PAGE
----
• Money orders
  • And more: see full list here

Insured categories include:

  • Deposits held in your name
  • Deposits held jointly
  • Deposits inside an RRSP/RSP
  • Deposits inside a TFSA
  • Deposits inside a RRIF/RIF
  • And more: see full list here

For example, if you had $100,000 in a savings account and $100,000 in RSP GICs, all $200,000 of these deposits would be eligible to be covered, because they're in different categories.

What's not covered?

CDIC insurance covers eligible deposits. It doesn't cover investments like mutual funds, stocks or bonds. So, in the above example, if the $100,000 in RSP GICs were held in mutual funds instead, the coverage wouldn't apply.

Here are a few more examples of how CDIC insurance would apply if you have multiple types of accounts.

Although Canadian financial institutions have had very few failures compared to our neighbours in the south, it's nice to know that we have a mechanism in place for CDIC member institutions to protect our eligible deposits.

This article or video (the “Content”), as applicable, is provided by independent third parties that are not affiliated with Tangerine Bank or any of its affiliates. Tangerine Bank and its affiliates neither endorse or approve nor are liable for any third party Content, or investment or financial loss arising from any use of such Content.

The Content is provided for general information and educational purposes only, is not intended to be relied upon as, or provide, personal financial, tax or investment advice and does not take into account the specific objectives, personal, financial, legal or tax situation, or particular circumstances and needs of any specific person. No information contained in the Content constitutes, or should be construed as, a recommendation, offer or solicitation by Tangerine to buy, hold or sell any security, financial product or instrument discussed therein or to follow any particular investment or financial strategy. In making your financial and investment decisions, you will consult with and rely upon your own advisors and will seek your own professional advice regarding the appropriateness of implementing strategies before taking action. Any information, data, opinions, views, advice, recommendations or other content provided by any third party are solely those of such third party and not of Tangerine Bank or its affiliates, and Tangerine Bank and its affiliates accept no liability in respect thereof and do not guarantee the accuracy or reliability of any information in the third party Content. Any information contained in the Content, including information related to interest rates, market conditions, tax rules, and other investment factors, is subject to change without notice, and neither Tangerine Bank nor its affiliates are responsible for updating this information.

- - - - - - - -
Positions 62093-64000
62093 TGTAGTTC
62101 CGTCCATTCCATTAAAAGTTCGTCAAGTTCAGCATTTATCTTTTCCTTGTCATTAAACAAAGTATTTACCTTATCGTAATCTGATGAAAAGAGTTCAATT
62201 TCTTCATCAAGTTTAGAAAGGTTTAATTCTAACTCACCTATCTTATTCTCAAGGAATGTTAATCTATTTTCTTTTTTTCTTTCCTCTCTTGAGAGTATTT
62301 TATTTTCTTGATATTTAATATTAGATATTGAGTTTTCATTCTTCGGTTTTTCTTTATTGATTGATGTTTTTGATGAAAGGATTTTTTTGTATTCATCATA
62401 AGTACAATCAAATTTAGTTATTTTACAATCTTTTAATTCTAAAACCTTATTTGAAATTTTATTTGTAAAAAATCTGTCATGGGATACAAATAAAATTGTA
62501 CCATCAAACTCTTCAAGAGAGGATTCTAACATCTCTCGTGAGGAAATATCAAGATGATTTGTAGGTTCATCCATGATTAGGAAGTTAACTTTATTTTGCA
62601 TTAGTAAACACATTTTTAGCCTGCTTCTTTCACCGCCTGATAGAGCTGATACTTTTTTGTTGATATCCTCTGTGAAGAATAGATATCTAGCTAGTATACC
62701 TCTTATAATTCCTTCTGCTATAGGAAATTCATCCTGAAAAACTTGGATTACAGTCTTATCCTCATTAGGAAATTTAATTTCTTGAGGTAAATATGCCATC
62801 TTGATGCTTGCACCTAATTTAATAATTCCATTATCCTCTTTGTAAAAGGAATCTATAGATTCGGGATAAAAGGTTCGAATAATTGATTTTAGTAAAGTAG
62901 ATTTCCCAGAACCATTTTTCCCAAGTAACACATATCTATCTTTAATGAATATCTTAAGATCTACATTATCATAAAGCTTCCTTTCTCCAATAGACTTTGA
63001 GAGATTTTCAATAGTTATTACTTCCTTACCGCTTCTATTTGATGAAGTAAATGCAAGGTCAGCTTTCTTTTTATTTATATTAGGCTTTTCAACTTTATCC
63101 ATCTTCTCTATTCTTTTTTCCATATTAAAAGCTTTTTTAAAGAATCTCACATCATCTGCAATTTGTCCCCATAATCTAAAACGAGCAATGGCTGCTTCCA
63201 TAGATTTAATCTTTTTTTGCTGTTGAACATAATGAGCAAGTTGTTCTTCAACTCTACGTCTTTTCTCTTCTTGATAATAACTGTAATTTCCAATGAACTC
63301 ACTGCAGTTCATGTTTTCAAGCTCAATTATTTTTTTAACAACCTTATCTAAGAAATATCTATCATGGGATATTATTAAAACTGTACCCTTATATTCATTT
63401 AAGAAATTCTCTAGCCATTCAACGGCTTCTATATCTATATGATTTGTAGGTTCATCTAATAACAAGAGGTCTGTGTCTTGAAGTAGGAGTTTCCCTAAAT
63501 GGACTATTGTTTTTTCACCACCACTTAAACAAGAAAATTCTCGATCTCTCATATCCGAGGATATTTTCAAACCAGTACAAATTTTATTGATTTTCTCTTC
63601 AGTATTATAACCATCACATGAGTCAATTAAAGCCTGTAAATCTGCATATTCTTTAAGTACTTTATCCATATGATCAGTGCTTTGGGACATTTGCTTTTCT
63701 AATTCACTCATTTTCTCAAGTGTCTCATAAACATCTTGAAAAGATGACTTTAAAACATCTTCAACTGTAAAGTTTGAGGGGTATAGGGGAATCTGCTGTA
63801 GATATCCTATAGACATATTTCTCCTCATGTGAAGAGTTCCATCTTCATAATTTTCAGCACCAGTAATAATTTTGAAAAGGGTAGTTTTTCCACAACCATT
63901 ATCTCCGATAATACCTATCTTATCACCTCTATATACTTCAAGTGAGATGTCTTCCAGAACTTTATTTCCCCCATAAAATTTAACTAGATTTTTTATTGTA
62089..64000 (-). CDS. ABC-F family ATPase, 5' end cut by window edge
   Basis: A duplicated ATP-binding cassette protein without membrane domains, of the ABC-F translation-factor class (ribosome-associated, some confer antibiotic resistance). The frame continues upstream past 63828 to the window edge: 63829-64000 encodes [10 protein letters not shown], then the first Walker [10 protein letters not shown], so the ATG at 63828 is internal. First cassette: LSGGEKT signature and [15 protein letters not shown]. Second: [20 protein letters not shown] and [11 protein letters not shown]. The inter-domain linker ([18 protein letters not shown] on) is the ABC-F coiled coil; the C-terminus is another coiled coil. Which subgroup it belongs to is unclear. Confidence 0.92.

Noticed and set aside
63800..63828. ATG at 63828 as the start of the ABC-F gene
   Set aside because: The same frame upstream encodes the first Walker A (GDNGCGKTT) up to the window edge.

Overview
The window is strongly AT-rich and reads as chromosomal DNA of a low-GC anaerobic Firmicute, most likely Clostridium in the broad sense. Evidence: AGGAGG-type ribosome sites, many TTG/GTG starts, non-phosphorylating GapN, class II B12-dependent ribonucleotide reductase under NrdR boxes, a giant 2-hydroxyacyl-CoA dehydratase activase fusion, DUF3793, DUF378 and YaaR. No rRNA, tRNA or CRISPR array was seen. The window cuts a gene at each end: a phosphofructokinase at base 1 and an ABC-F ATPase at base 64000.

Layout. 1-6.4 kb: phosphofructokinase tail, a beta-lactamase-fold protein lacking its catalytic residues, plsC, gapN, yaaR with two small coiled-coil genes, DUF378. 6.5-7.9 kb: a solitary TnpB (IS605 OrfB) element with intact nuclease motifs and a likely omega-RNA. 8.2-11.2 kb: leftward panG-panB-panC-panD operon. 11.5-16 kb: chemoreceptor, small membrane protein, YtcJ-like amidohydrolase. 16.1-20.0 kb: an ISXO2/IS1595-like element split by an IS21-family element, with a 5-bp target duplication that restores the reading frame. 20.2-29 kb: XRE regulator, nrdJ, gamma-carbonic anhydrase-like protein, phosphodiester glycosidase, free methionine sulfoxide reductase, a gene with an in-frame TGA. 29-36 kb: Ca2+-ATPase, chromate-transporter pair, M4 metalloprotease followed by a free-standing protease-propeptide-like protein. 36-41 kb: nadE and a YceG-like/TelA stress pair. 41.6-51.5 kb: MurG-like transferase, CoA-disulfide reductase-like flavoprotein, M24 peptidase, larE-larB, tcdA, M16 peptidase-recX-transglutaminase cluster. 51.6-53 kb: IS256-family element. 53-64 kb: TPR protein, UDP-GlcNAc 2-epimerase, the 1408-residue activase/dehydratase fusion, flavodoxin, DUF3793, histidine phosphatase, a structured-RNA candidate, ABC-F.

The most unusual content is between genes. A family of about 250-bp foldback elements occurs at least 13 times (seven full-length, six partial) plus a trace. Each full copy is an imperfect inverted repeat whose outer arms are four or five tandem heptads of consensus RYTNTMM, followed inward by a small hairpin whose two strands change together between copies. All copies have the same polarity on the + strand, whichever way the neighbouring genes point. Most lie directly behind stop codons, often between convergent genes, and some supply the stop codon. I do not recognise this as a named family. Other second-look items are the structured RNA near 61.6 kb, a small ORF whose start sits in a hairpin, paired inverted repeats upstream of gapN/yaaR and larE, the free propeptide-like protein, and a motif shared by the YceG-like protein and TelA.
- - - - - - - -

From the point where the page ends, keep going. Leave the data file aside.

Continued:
Tangerine Investment Funds are managed by 1832 Asset Management L.P. and are only available by opening an Investment Fund Account with Tangerine Investment Funds Limited. These firms are wholly owned subsidiaries of The Bank of Nova Scotia. Commissions, trailing commissions, management fees and expenses all may be associated with mutual fund investments. Please read the prospectus before investing. Mutual funds are not guaranteed, their values change frequently and past performance may not be repeated.